The first day was considered the `easy` day, 14 km in 6 hours. It was actually pretty painless. Mostly, I just had to get used to hiking at such a high elevation and figuring out when I was cold and when I was hot. After we finished our day of hiking, we were welcomed into our campsite with hot cups of coca tea and our tents already set up by the chasquis.

Without the help of the chasquis (kinder word for `porter`), the trek would have been absolutely impossible. The only thing I was required to carry was my daypack consisting of water, sunscreen, and multiple layers for when it was freezing. The chasquis carried everything else. As in, ALL of our food, tents, sleeping bags, etc. Historically, chasquis have been exploited and made to carry astronomical amounts of weight for tiny pay. There are new laws in place, limiting the weight to 20kg per chasqui and there is a minimum wage. I dont think their job sounds ideal, but I am glad to know there are now regulations in place. All of the chasquis were short with HUGE calves. The packs they carried were practically their height. And they made it to camp hours before us to set up our tents and cook our meals. So incredible.

The second day of the hike was the `challenge` day. It was only 12 km, but consisted of summiting two huge peaks, including one that reaches 4200 meters (known as Dead Woman`s Pass). Everyone dreads the uphill, unless you recently had your ACL reconstructed. In that case, the thought of walking down uneven, steep steps sounds more painful than the surgery itself.

The hike up to Dead Woman`s Pass was definitely a challenge. With each uphill step, I distracted myself by looking at the gorgeous snow capped mountains or thinking about how toned my calves and glutes were getting. The most difficult part for me was altitude. No amount of coca tea or acclimating could prepare me for the extreme lack of oxygen. Nevertheless, I made it to the top in good time. The view overlooking the pass was breathtaking, which was ironic because I didnt have any breaths to give away.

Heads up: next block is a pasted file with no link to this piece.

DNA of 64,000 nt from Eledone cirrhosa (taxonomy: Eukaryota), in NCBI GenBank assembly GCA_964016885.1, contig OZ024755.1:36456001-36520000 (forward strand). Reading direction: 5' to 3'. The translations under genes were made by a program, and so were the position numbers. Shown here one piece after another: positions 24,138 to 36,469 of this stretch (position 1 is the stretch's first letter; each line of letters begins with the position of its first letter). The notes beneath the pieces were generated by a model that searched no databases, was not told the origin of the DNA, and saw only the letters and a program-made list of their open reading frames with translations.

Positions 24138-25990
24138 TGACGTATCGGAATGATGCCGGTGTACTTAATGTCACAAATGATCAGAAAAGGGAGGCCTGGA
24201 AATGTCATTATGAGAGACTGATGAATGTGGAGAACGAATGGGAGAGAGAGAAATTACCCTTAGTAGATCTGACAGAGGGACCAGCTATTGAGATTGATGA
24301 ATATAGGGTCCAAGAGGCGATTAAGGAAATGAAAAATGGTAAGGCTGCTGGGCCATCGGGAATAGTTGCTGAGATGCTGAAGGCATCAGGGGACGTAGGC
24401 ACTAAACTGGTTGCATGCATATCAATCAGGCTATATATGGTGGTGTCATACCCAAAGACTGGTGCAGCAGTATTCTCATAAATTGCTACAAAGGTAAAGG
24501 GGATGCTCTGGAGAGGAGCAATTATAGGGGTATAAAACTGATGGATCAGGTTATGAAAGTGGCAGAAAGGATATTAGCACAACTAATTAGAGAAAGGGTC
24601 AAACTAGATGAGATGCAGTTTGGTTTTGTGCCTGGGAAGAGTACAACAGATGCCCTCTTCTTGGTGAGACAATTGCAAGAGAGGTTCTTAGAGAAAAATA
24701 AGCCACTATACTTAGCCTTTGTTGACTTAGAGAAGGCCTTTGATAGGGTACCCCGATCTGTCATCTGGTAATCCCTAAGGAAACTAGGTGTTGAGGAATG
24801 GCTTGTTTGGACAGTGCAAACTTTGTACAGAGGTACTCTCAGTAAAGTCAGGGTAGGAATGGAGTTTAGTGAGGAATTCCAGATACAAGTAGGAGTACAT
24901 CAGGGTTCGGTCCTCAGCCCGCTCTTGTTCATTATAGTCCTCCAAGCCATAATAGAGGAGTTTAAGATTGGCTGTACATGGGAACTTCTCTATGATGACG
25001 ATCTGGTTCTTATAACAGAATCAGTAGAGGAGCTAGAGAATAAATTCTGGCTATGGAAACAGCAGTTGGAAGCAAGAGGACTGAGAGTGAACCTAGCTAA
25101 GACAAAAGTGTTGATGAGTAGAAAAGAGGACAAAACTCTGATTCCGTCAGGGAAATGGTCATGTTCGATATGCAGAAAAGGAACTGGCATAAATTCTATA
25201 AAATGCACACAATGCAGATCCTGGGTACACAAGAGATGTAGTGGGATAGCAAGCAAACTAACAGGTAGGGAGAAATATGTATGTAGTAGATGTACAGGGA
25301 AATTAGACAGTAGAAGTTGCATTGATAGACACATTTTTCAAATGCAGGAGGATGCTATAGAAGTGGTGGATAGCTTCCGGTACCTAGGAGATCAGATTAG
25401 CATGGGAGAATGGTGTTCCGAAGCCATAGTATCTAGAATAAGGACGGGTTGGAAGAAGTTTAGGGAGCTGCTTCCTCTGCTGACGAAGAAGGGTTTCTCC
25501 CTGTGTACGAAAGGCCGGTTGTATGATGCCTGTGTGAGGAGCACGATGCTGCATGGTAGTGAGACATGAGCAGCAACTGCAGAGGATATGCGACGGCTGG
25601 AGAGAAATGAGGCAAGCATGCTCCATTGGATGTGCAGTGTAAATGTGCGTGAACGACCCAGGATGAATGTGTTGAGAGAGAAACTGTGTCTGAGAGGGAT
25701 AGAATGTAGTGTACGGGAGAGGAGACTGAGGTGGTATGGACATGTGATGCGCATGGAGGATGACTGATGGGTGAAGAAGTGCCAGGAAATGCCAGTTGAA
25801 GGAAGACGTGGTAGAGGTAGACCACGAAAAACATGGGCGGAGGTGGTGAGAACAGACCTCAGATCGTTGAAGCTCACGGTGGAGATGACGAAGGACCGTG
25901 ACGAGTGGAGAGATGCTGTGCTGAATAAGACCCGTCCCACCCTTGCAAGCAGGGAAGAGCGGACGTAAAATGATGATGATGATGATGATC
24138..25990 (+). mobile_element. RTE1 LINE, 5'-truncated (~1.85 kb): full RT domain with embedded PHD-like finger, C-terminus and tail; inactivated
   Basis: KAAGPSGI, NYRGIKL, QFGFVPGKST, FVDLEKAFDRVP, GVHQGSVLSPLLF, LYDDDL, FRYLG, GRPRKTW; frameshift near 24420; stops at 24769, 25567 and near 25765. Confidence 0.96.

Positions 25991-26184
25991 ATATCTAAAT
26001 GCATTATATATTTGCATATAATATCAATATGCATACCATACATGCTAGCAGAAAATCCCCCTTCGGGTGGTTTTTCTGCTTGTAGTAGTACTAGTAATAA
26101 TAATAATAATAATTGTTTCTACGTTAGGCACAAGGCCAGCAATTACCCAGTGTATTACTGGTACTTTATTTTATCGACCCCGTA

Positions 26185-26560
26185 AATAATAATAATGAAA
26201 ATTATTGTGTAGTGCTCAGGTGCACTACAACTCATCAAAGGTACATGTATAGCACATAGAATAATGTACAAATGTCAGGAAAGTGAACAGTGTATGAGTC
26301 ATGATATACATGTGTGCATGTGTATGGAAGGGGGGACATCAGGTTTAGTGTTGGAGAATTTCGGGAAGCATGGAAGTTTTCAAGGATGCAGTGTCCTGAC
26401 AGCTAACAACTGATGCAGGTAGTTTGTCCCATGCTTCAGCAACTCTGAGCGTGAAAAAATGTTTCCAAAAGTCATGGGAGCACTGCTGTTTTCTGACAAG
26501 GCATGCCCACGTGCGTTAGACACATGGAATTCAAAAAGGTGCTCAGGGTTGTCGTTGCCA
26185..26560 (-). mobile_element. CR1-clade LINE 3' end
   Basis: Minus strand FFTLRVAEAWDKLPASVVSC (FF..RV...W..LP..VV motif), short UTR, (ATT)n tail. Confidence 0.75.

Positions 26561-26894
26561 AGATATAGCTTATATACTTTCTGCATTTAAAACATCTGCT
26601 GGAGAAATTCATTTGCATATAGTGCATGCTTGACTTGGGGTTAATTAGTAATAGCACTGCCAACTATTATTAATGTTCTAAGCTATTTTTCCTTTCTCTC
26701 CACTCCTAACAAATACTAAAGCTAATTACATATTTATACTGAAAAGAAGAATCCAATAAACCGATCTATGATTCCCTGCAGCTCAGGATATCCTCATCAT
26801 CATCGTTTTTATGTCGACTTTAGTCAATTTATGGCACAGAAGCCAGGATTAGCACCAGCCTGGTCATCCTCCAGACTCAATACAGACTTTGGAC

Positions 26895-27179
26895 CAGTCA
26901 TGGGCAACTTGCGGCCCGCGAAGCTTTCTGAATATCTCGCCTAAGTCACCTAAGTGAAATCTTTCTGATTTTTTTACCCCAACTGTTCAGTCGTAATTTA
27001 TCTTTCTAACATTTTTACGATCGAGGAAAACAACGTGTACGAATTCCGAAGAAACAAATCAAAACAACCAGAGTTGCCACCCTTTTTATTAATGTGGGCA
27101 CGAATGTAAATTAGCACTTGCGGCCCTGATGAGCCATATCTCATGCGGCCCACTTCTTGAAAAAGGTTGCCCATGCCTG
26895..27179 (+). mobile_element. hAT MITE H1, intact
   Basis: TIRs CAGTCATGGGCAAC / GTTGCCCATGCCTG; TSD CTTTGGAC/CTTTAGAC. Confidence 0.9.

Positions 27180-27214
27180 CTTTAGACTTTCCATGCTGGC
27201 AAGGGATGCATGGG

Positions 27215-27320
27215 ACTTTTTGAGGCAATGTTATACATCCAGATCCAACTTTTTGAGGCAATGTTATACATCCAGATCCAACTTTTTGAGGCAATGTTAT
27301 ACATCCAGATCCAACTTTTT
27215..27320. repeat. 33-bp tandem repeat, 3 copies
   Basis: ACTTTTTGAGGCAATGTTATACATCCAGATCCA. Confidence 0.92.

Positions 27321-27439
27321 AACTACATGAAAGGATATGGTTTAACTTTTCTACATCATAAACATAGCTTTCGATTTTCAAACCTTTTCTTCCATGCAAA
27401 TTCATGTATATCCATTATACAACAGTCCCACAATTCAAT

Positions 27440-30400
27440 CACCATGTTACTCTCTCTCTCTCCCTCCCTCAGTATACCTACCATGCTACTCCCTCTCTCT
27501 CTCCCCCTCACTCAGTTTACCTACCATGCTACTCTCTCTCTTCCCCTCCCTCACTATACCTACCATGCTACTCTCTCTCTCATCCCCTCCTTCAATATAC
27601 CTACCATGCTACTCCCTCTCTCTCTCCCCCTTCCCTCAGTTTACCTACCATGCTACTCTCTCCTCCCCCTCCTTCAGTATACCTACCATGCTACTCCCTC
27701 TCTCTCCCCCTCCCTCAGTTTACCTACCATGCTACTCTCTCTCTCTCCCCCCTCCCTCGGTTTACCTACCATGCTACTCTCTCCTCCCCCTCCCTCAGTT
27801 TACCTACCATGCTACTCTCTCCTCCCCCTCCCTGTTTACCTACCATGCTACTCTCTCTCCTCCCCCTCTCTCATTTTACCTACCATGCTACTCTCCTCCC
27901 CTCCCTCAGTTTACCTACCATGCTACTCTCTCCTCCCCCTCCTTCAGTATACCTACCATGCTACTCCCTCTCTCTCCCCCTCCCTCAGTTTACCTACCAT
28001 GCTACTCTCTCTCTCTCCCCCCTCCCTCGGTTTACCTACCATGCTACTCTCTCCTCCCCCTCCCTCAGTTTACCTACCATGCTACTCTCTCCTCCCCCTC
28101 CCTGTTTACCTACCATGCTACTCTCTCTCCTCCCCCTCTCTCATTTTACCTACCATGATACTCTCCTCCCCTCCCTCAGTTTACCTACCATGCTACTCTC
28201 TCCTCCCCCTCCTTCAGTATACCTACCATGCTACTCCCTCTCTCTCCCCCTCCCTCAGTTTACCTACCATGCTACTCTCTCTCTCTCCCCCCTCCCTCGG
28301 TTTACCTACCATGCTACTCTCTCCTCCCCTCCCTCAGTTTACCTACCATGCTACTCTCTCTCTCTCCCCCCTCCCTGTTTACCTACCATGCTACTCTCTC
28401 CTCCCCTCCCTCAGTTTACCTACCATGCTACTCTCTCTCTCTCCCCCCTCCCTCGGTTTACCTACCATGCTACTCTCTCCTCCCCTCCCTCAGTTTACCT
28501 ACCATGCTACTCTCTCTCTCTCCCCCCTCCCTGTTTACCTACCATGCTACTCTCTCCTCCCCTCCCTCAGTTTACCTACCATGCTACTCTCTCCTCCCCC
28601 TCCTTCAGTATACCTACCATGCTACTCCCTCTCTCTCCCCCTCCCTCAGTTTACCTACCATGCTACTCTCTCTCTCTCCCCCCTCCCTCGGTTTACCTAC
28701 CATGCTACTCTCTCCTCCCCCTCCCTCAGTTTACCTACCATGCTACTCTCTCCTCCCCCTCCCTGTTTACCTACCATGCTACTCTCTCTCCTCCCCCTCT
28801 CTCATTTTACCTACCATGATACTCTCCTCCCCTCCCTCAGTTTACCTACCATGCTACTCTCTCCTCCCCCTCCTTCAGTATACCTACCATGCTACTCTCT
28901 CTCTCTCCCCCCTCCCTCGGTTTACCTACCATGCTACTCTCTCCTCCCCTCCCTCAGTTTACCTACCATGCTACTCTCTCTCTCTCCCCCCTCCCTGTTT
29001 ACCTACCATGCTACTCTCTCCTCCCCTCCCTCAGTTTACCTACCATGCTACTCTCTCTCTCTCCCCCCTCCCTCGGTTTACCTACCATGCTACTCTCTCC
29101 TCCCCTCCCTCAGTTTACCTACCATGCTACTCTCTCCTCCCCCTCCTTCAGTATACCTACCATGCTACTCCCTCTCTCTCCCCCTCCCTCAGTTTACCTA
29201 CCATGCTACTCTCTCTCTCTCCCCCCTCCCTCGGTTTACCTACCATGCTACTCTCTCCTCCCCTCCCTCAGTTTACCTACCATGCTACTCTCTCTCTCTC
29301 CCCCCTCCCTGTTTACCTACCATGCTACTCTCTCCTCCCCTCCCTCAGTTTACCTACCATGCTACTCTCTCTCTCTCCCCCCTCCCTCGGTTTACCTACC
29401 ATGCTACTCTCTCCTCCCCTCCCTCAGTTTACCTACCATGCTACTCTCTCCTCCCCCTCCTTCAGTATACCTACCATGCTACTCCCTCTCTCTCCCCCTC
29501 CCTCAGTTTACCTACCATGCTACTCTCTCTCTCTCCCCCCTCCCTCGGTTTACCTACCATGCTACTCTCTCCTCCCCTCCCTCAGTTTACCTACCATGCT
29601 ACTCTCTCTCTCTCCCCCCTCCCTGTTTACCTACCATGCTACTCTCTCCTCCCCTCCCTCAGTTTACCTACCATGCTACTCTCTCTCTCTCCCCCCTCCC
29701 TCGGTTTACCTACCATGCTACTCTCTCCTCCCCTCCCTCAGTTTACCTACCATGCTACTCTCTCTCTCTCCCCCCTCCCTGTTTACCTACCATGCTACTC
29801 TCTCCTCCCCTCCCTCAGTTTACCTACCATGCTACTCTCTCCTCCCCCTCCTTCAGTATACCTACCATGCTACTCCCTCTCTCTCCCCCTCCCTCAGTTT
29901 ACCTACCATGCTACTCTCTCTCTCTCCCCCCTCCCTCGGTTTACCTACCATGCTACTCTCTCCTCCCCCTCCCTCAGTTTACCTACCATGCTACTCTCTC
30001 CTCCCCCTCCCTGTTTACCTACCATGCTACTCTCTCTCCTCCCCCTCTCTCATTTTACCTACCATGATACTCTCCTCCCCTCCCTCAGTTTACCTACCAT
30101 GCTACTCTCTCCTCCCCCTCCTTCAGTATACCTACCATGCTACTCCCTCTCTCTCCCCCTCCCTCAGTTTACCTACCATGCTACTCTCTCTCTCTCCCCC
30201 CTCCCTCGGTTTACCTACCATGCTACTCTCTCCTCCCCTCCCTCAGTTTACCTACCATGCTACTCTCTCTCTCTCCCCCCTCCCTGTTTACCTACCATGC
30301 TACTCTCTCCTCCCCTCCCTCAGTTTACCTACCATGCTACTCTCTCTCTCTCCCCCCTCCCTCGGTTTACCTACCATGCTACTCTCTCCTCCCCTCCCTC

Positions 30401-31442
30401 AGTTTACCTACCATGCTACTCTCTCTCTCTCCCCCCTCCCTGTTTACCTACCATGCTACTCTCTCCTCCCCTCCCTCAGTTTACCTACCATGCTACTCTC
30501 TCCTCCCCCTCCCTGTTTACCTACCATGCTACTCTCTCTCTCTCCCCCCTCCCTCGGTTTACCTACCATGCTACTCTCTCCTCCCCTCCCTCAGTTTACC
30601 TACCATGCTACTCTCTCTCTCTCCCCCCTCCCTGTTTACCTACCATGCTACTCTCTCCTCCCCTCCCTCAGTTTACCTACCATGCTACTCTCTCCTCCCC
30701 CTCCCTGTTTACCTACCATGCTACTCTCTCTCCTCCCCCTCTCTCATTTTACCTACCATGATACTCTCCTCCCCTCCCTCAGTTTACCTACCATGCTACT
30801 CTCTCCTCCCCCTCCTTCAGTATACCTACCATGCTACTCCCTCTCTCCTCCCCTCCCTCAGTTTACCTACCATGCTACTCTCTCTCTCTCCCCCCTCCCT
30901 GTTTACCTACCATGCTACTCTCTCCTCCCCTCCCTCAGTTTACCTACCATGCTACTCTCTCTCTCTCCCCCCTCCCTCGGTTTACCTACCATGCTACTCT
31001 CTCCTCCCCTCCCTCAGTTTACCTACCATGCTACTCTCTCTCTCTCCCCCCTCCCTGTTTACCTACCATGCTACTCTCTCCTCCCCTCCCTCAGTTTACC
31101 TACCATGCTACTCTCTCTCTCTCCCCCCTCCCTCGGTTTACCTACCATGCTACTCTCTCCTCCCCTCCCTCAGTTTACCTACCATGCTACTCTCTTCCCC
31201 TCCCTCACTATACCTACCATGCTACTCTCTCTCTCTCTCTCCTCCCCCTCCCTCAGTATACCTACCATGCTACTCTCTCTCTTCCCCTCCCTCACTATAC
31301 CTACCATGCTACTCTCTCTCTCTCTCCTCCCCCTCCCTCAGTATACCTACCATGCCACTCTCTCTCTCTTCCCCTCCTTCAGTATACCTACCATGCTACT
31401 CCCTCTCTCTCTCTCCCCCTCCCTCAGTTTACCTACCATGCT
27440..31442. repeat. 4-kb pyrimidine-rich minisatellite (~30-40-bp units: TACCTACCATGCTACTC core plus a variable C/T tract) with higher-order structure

Then came the downhill. Despite all of my worrying, my knee was fine. I always insist that I dont have a bad knee, because I dont. All I have is a healing knee protected by my robo brace and trekking poles. I have practiced more stepdowns, thanks to physical therapy, than any one else with a non-surgically reconstructed knee. So I would actually say I was lucky compared to those with chronic knee pain. Ouch.

Then came another summit, steeper this time, and another downhill. We made it to camp after 9 hours of hiking. A sleeping bag never sounded more appealing.

After the difficulty of the second day, I was looking forward to the third day where we would make it to camp by 2:00 pm. I got my hopes up too high, because the third day contained lots of tedious downhill. Not even the views could keep me from internally pouting.

But then came the fourth day, the day we made it to Machu Picchu. We woke up at 3:30 in the morning to make it to the Sun Gate by sunrise. The Sun Gate is a summit where once you pass it, you come in full view of Machu Picchu. We sat at the top of the Sun Gate watching the sun slowing rise and shed light upon Machu Picchu. Super impressive. Then came another hour hike down until you actually reach Machu Picchu.

Once we got there, we were bombarded with all of the tourists who took the train to get there. Feelings of intense hatred (strong words, I know) came over my body as I looked at their clean clothes and fresh faces with digust. Assholes.

We got a two hour tour of the lost city. Machu Picchu was beautiful. It cant be considered `ruins` because it is perfectly intact. It was built in the 1400s, but then abandoned before it was finished because of the Spanish Conquest. The Inkans destroyed part of the Inkan Trail to keep Machu Picchu hidden from the Spaniards who would have likely destroyed it. The lost city of Macchu Picchu was then `discovered` by an American historian from Yale, Bingham, in 1911. A white man announcing the discovery of a place that has been in existence for hundreds of years?? Wow, that never happens. I dont think he deserves much credit especially considering he stole artifacts to bring to Yale and never returned them. But hey, I guess it made him famous.

Walking around Machu Picchu felt like such an accomplishment after the four day hike. I was dirty, sick, and tired, but I was seeing a place that most people will never see in their lives. So I guess having a fever now is worth it.